Next in our series of ‘Big Questions’ Fr Ian takes up an issue often raised by people outside the church – Exorcism.
The Bishop of Norwich, John Parkhurst, ordered a public exorcism to be held in Norwich city to expel demons possessing a son of one of the city’s aldermen. This was in 1574. The practice then was certainly not unusual in the Church of England, or indeed in other churches. Bishops, clergy and laity frequently used such terms as ‘casting out devils’ and in doing so, they could claim Biblical precedent.
Times have changed and today’s Bishop of Norwich is unlikely to advocate such measures. However, the language of demon possession and one of its remedies, exorcism, is still used especially beyond the boundaries of traditional churches, and among the ‘unchurched.’
Have you ever performed an exorcism? I was asked recently and just a few days ago two young curates told me they had been concerned about what to do when they, separately, had been asked by different people to perform an exorcism.
Years ago, when I was chaplain of a young offenders’ prison I was called into the prison one night. Three prisoners, trying out a Ouija board, had terrified themselves. They had sensed a frightening presence which had caused absolute havoc in the cell where the men were. To see three ‘tough men’ so afraid was extraordinary and challenged the prison officers, and me, the chaplain, in our beliefs and understandings. What had happened?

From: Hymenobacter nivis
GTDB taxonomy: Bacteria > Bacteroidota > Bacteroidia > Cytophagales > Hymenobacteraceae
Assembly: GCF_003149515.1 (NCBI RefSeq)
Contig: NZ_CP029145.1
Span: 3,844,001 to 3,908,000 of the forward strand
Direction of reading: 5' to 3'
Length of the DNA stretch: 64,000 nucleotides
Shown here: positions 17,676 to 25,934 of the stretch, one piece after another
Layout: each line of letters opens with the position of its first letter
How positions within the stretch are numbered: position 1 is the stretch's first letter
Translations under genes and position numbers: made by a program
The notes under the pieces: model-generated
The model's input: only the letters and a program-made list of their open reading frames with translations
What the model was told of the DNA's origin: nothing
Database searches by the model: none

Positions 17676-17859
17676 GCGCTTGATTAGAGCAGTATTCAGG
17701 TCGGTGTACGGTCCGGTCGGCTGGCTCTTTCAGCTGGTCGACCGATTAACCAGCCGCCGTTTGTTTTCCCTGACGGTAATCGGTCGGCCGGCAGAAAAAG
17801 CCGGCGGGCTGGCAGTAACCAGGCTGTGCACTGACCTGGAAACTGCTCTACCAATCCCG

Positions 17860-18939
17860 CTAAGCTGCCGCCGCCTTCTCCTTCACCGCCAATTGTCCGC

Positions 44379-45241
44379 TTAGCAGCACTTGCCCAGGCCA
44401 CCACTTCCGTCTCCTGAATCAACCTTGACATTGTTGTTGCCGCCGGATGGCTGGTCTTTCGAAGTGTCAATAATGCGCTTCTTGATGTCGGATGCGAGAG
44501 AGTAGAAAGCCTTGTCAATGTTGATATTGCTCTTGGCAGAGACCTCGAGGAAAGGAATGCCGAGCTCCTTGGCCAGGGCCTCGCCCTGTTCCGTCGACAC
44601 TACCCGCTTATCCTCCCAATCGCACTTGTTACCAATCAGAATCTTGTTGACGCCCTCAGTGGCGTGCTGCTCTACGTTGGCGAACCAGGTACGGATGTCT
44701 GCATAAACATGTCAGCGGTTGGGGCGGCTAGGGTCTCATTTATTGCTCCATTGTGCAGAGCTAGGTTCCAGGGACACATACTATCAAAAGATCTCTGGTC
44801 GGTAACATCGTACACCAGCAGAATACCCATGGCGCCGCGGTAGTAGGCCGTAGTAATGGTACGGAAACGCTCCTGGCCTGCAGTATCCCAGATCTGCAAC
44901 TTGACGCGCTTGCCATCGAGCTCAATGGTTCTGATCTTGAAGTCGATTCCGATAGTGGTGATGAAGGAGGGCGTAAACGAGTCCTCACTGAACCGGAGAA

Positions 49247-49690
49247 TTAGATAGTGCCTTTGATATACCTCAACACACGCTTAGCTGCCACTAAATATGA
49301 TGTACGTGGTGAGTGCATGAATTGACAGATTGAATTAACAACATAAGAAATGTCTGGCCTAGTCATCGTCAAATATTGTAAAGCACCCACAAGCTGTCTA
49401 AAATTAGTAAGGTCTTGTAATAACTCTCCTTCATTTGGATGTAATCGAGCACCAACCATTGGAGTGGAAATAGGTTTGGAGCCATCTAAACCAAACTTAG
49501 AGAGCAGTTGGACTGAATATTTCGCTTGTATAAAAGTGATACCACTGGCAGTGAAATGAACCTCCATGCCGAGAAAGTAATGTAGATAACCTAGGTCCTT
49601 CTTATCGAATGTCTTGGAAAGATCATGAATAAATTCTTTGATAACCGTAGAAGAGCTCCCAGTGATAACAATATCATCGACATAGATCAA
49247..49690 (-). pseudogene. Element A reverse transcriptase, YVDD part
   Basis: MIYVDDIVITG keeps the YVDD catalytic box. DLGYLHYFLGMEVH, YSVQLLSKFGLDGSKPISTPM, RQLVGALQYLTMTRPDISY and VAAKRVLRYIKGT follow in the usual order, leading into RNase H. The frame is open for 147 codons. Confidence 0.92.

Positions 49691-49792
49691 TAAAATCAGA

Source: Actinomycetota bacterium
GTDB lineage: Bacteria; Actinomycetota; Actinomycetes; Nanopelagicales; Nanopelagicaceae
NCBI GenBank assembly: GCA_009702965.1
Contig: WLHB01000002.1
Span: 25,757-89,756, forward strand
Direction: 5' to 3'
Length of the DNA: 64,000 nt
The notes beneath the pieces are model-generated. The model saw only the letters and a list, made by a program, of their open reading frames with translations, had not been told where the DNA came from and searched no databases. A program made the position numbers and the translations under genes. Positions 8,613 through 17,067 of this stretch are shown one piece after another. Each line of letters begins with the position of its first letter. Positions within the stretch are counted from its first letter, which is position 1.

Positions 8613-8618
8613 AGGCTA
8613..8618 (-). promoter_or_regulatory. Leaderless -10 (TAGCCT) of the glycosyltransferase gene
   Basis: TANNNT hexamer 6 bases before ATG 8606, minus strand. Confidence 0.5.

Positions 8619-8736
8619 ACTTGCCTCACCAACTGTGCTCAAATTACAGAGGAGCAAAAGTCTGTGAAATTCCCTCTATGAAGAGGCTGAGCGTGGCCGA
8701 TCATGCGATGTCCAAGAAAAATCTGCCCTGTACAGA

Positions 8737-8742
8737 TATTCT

By 1604 the Church of England had marginalised exorcism, and introduced controlling rules requiring a bishop’s permission before it could be considered. This was probably wise. However, the official suppression also contributed to a suppression of the popular vocabulary used to articulate and interpret the experience of evil.
As a prison chaplain in a large maximum security prison I was forced to confront some very gifted people who had done very evil things. What had ‘possessed’ them to do the things they did? Recent history also shows how groups of people, nations even, can appear to be in the grip of evil.
The Church encourages people to consider that there may well be ‘more things in heaven and earth than are dreamt of in’ their philosophies.’ It is clear that a great number of people believe in evil forces, places and presences. Some of this is fed, of course, by books and film. Nevertheless through its history the Church has taken such experience seriously, and helped people especially through prayer and sacrament.
Hopefully the Church will continue to be able, in appropriate ways, to help people who experience deep spiritual forces to talk about them, to pray and to receive strength from the Church’s ministry.
Have I ever performed an exorcism? Using an official form, no. Unofficially I don’t know. Not a clear answer, I admit, but an honest one.
Some questions for thought: Do you agree or feel that there are evil presences, places or forces? Has prayer, or the sacraments, brought you comfort in troubled times? Comments and thoughts to join in the discussion on this are welcome, in our Facebook group please: click here.